The detonator for the MA bomb was the sense that government was willing to help any bank or institution that contributed to the crisis. It would try to provide welfare for anybody out of a job. Everybody else, pay your taxes and get back to us later. The stimulus was a boost for mainstream democratic supporters…especially unions. The major effects of stimulus wouldn’t begin until 2010…an election year. Whether this is a fair perception of the administration efforts is beside the point. It is apparently what the majority of voters believe.
Economists and the financial leadership of the administration have to take a lot of blame for this state of affairs. Clearly, there was a belief that a heavy dose of stimulus and continued low interest rates would quickly revive the economy. Unless there is a sudden recovery this year, that belief is obviously wrong.
From a political perspective, we are at a tipping point. The Tea Party is a major new force in the in the country. But the Tea Party is a conglomeration of a lot of different beliefs…doctrinaire Libertarians, Populists, and people afraid for the economy and their jobs. Probably the single force holding this group together is a singular distrust of government and institutions.
Most of the people in the Tea Party continue to rely on government for their social safety net. Most look forward to Social Security and Medicare. Most know that Food Stamps, Medicaid, Unemployment and other social programs should be there if they need them. But, for the first time, there is growing doubt that the government can deliver those promises.
A major fraction of the Tea Party supporters want the FDR New Deal affirmed. “Where are our freebies?” Another major fraction believes that government should be sharply curtailed. “Throw all of the rascals out.” The New Deal depended on freebies. Growing benefits have been delivered for 70 years without adequate consideration of future costs. Demographic and cultural changes have greatly exaggerated this imbalance. Soon it will become clear that benefits will be adjusted either by reforming basic programs or via financial collapse. Will the Tea Party coalesce around fundamental reform? Or will it take a more sinister form and attempt to overthrow the existing order?
Democrats have taken the lead in promoting entitlement programs, but the Republicans have contributed as well. Both parties are in danger of being replaced by a new Tea Party coalition. Changing the message or the “spin” will have very little long term effect, because the financial problems are real and urgent. So far, neither of the major parties has shown any ability to garner broad support for broad reform. Instead, both seem content to pursue power for its own sake.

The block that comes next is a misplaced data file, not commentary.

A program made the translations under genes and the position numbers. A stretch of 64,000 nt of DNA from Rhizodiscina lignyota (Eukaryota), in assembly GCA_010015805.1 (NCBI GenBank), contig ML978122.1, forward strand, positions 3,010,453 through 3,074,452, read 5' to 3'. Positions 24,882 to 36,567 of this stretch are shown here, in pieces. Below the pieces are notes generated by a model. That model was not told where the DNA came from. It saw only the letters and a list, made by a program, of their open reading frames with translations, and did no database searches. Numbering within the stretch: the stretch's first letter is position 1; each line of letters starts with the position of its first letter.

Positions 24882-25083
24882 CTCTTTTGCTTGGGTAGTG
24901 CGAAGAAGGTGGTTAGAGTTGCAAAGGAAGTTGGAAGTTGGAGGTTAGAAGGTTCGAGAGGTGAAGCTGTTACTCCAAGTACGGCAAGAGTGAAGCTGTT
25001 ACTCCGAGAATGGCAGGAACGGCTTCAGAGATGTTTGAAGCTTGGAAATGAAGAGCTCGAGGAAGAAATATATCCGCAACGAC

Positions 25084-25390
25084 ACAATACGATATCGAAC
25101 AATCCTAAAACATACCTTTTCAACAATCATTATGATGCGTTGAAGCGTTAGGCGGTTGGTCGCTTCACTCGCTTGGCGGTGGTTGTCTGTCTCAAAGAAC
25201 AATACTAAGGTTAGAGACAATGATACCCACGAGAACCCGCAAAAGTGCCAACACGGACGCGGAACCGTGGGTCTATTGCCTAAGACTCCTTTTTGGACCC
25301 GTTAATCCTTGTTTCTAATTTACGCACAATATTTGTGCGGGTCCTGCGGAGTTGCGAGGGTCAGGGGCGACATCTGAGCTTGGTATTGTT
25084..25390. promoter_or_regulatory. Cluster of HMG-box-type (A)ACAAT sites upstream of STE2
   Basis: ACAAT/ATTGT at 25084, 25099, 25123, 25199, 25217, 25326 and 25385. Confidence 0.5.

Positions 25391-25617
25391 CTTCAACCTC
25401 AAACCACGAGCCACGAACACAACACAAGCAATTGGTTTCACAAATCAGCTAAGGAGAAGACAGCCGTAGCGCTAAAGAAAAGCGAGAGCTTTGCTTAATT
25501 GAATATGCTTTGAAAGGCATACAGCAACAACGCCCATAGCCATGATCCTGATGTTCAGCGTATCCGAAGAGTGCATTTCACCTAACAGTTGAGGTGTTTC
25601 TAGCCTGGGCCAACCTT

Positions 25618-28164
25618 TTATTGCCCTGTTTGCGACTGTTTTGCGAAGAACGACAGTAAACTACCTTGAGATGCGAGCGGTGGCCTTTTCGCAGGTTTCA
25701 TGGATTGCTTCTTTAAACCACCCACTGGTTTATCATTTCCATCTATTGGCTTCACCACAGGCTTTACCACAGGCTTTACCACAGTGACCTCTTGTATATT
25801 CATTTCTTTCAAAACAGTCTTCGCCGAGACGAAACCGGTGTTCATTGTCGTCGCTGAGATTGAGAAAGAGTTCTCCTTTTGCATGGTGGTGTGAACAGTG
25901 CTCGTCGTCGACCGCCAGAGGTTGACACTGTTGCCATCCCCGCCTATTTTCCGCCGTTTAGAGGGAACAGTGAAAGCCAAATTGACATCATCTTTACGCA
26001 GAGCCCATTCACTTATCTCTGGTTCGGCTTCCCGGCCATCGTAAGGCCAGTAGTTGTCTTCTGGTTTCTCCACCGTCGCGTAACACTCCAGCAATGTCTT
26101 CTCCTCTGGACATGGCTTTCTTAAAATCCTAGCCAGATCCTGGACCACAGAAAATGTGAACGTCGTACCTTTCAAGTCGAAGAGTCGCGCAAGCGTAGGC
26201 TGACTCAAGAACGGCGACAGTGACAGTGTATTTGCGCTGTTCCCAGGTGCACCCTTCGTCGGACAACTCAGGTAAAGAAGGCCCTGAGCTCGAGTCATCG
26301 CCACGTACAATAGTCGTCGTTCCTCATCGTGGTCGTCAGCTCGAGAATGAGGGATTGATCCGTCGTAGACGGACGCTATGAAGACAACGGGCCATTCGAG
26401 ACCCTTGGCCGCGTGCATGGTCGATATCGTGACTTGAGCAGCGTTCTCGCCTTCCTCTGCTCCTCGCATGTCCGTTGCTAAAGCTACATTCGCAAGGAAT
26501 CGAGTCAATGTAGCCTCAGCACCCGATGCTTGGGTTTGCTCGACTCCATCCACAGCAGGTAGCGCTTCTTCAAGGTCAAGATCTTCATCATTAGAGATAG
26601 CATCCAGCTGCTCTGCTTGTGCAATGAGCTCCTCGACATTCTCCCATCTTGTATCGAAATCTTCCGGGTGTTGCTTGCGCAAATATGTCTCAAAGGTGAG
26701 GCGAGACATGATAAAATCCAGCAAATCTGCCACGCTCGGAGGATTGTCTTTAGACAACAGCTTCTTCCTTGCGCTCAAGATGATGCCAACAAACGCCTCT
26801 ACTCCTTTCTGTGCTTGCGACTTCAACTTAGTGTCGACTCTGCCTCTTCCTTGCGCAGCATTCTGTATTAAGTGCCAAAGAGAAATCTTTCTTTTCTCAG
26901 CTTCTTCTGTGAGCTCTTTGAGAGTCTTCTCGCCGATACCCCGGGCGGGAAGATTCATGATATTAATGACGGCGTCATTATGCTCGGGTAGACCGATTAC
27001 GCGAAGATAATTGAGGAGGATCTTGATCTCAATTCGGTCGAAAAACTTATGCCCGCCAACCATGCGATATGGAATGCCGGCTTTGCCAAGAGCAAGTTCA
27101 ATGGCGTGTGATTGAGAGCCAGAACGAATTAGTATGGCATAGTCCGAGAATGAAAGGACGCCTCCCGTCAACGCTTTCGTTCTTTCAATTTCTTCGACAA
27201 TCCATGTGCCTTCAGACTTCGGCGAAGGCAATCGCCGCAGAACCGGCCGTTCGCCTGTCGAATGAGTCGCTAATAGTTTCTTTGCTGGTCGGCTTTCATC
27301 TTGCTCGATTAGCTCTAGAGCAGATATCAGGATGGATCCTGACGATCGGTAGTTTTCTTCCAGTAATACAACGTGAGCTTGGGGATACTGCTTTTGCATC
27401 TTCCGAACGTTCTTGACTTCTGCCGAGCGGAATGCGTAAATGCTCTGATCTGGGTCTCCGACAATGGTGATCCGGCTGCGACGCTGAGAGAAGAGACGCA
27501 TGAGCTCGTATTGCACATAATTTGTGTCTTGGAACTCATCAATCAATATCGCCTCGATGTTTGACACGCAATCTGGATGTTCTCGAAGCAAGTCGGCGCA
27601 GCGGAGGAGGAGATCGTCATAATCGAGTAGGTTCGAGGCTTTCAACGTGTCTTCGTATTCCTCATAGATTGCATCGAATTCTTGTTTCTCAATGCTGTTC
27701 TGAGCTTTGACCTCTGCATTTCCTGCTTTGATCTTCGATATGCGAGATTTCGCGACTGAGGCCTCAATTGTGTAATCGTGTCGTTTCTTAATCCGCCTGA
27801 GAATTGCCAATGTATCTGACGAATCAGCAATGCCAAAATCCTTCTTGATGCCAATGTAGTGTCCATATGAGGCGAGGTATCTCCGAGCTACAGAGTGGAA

The Tea Party could be the route to a civilized adjustment. Objective leadership of the new party could forge a new political base. But this new leadership will have to rein in government to make it workable. Will the people trained to receive freebies accept this new reality? Or will our country descend into chaos?
All of this turmoil could have been avoided if financial governance as proposed in the Hedgetax kept voters focused on the general welfare. Instead, we got the result of special interest pandering. January 24, 2010
This NY Times piece confirms a central point of the Hedge Tax proposal. It also explains the political rationale of the widespread support of the current tax code by the very rich. Recall an earlier posting of Warren Buffets support for the inheritance tax (he largely avoids paying it).
The Cap and Trade legislation and the Healthcare proposals before Congress represent more fragmentation of our tax regime. These bills represent a continuation of the massive complexitiy of the tax regimes that we have allowed to be imposed.
Untended consequences are birthed by these initiatives. Consider these examples related to the Copenhegan meetings. I think they represent a permanent disability for manufacturing in the West. Incidentally, the Russians will reap billions from carbon credits, because they are measured from 1990. The Russian economic collapse generated massive reductions in carbon emissions.
... in Eurabia
The EU's emission trading scheme (ETS) may have been the deciding factor in the closure of the Corus Redcar steel-making plant – reported last week , giving the company a windfall bonus of up to £1.2 billion from the plant closure – on top of other savings.
Earlier this year, Corus – part of the Tata Group Europe - disclosed that its UK steel inventory was "close to exhaustion" and analysts are expecting improved earnings from second-half trading as production is increased to meet a rebound in demand.
Mothballing the efficient Redcar plant (with no expectations of its re-opening) thus fails to make obvious commercial sense, especially as Tata bought the plant only in 2007 as part of its strategy to give it better access to European (including UK markets).
However, revealed by The Times today (although the information has been available since June is an illustration of how valuable an alternative product - "carbon allowances" is to the group.
The paper's story focuses on the rival ArcelorMittal group, pointing out that it has accumulated 20.8 million surplus allowances (EUAs) given to it free by the EU. With the carbon price at over £13, they are worth about £270 million. But, with additional surplus allowances up to 2012 and an increased carbon price – expected to rise to £30 - the company could have gained assets worth around £1 billion.
This, even for a company the size of Tara steel, is a considerable windfall, over and above the money it will aready make from the EU scheme. But, with a little manipulation, the company can double its money. By "offshoring" production to India and bringing emissions down – from over twice the EU level - to the level currently produced by the Redcar plant, it stands to make another £200 million per annum from the UN's Clean Development Mechanism.